Business email attacks are going increasingly mobile

(Image credit: Future)

Business Email Compromise (BEC) attacks - in which threat actors assume the identities of business executives over email and try to trick employees into sending a wire transfer or something similar - are going mobile, security experts have warned. 

A report from Trustwave found the number of BEC attacks that leverage the Short Message Service (SMS) instead of email has been steadily increasing.

The process is almost identical - the attacker would reach out to the victim, introduce themselves as one of the company’s executives, and share a copy of an aging report. In the same message, they’d ask the victim to initiate a wire transfer, change a payroll account, or have them transfer company funds in some other way. 

More potent than email

There are many benefits to using SMS for BEC attacks instead of emails, the researchers say. The obvious one is that there are fewer elements that can make the target suspicious. While every email carries the sender’s address, which can be the first way to check for potential fraud, an SMS message only has the phone number and in many cases, employees don’t have their bosses’ numbers and might not double-check them.

Furthermore, the attackers can decline a potential phone call, saying they’re in a meeting or otherwise unable to answer the call. Finally, SMS communication is a lot faster than email, allowing threat actors to get the job done a lot quicker, with Trustwave also highlighting a Federal Communications Commission (FCC) report stating unsolicited text messages tripled in 2022, compared to 2019.

Initiating wire transfers is also something that might raise suspicions, which is why fraudsters usually ask the victims to purchase a gift card, instead. They would promise the victims that their purchase would be reimbursed. Most of the time, the crooks would ask their targets to purchase gift cards from Target, Google Play, Apple, eBay, or Walmart.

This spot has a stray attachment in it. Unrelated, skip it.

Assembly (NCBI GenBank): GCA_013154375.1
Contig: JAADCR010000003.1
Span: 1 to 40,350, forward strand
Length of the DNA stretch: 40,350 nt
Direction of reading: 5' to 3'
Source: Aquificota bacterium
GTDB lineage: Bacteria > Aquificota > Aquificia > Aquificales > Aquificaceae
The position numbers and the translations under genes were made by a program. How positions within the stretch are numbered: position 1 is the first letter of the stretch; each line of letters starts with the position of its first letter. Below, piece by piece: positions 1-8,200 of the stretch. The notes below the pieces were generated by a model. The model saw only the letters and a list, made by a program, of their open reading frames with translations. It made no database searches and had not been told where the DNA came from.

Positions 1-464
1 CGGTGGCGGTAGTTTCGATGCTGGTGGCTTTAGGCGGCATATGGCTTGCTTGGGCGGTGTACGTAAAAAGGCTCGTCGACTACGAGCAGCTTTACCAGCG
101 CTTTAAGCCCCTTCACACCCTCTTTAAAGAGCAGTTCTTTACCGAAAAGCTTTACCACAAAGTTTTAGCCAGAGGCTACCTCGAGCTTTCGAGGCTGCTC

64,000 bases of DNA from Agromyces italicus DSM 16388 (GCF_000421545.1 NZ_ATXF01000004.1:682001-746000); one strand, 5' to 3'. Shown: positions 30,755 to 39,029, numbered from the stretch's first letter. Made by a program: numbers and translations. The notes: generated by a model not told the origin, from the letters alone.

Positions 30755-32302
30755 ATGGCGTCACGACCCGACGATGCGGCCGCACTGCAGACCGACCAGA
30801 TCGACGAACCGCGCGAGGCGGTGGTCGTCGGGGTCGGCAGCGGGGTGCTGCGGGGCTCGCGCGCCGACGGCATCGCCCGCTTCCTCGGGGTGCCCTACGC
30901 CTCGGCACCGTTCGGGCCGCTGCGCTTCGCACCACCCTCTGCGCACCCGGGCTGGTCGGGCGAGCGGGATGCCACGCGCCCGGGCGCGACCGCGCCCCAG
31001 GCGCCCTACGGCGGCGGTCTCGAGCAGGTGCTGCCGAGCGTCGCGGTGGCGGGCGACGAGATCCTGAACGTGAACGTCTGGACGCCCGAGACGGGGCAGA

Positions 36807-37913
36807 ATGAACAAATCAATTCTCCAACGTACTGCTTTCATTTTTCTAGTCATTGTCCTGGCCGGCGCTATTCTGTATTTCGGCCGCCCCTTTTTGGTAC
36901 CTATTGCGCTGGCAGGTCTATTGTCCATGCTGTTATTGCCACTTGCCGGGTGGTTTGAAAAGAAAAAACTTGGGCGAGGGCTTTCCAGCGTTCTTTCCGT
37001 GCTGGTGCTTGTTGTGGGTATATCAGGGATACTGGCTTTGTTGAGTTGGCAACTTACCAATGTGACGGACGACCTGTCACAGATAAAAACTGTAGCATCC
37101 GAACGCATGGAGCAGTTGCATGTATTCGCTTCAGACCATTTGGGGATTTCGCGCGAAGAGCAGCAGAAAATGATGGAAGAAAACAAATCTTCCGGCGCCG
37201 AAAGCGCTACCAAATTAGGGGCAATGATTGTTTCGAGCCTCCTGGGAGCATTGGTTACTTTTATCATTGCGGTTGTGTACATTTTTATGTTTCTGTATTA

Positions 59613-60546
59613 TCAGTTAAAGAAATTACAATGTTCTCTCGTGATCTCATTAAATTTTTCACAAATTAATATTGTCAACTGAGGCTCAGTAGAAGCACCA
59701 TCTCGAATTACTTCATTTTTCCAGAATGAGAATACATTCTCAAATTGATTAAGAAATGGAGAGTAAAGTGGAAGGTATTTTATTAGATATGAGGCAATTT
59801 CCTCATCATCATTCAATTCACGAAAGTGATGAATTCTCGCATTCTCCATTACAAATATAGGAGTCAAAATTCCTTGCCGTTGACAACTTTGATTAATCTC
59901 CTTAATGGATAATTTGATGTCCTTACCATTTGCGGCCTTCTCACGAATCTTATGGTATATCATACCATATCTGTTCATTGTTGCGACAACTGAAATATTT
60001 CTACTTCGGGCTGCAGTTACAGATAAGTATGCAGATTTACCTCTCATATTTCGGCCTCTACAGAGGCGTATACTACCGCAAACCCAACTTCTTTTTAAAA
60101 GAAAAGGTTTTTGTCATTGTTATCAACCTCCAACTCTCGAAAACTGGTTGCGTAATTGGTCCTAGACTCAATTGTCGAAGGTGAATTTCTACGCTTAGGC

To protect against SMS-based BEC attacks, businesses should educate their workforce on security awareness, and have them always verify people’s identities when communicating via text messages, Trustwave said. 

Furthermore, they should raise awareness among their employees that private data can be scraped from social media accounts and used in attacks, and finally - they should insist on multi-factor authentication (MFA) wherever possible, to make it harder for threat actors to gain access to valuable systems. 

Sead Fadilpašić

Sead is a seasoned freelance journalist based in Sarajevo, Bosnia and Herzegovina. He writes about IT (cloud, IoT, 5G, VPN) and cybersecurity (ransomware, data breaches, laws and regulations). In his career, spanning more than a decade, he’s written for numerous media outlets, including Al Jazeera Balkans. He’s also held several modules on content writing for Represent Communications.